They're in the process of ripping up The Prom as I write - taking out the old railings and putting in new ones.  And taking out the pavement at the same time - not that I noticed anything wrong with the pavement as it is, mind you.  The rumour is that they are putting in some sort of pavoir brick paving.  Sounds nice, although apparently it will need power-washed every so often to keep it looking good.  Still, the ratepayers will just pay up, as usual, so it's all fine.  Right?

Tuesday, 2 February 2016

On the beach

My constitutional on Portstewart Strand one morning last week:

I know - the sun was out!  As you can see, 'tis the Done Thing in this country to, whenever possible, drive your car onto the beach.  Pretty risky if you're not careful.  And pretty annoying to those who come to the beach to do normal stuff, like walk.  To be fair, these are probably the tracks of the 4x4 used by National Trust volunteers to help keep the beach in order.  But sometimes you do get eejits who just drive at speed along the full length of the beach - because they can.  And that doesn't half get my goat.

That one looks like it was taken on a different day, where the sky was full of cloudy stuff, as per the norm.

Monday, 1 February 2016

Walk on by

That's what these people were doing on Railway Road one day, so I snapped them up, as you do:

Why is it that the streets near railway stations are never the most salubrious?  This area of Coleraine is quite run down, as you can see - even the bus is Not in Service.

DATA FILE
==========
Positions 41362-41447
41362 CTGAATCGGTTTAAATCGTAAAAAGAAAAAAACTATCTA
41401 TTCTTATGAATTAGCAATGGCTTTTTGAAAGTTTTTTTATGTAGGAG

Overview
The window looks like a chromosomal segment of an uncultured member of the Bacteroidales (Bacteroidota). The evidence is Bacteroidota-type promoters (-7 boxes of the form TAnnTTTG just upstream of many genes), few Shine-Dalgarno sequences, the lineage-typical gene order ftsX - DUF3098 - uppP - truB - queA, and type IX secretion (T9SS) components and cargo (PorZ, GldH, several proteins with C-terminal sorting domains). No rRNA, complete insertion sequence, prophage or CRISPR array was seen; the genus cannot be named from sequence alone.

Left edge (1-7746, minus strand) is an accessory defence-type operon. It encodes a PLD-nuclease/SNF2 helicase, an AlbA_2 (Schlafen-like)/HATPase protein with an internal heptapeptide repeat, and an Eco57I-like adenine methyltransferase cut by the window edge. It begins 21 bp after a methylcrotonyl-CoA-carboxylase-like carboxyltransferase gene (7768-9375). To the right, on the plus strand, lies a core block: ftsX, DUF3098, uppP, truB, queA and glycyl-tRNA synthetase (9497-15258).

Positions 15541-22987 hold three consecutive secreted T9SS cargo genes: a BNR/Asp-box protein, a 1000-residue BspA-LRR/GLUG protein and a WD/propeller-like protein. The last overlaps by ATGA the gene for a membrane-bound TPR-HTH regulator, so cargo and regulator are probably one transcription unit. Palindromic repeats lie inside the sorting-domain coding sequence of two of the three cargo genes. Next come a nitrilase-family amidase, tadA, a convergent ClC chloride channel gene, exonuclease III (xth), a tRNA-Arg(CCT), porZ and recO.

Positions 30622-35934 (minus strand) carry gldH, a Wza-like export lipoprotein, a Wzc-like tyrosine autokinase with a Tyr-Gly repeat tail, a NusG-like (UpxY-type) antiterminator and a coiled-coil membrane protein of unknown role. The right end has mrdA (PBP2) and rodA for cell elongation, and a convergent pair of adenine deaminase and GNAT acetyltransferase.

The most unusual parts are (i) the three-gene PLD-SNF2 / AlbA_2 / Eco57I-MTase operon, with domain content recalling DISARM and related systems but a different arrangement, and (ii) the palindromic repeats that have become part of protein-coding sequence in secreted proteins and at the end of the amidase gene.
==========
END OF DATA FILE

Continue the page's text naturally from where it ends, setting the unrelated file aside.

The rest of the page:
I like to study people walking...I've a thing about people's gait, you see.  Comes from having a very poor one myself, due to the old spondylitis and ceramic&metal bits when me hip joints should be. Leg extension, heel strikes, flat feet, oh yes, I would come top of the class on that topic.  Years of being edumacated by physical can tell I listened, too!

Probably the same reason why I love ballet.  I'm just in awe of the grace, poise and power of dancers.  When I lived in Brighton I used to travel up to London to see the odd performance - anything by Tchaikovsky does it for me, I'm not that sophisticated.  Now that I'm in The Liberties there's less opportunity to see decent stuff, but we get the odd one from time to time.  I saw one a couple of years ago in our local Riverside Theatre.  Unfortunately I can't remember the principal dancer's name, but he was, even he would admit, past his prime.  However, he still had it and the nice thing about the Riverside is that it is small, so we were very close to the action.  When you can see the effort on the dancers' faces and hear their breathing it actually gives you an insight into their world which you don't get at the bigger venues.  It seems to be a tough profession and not that well paid for most.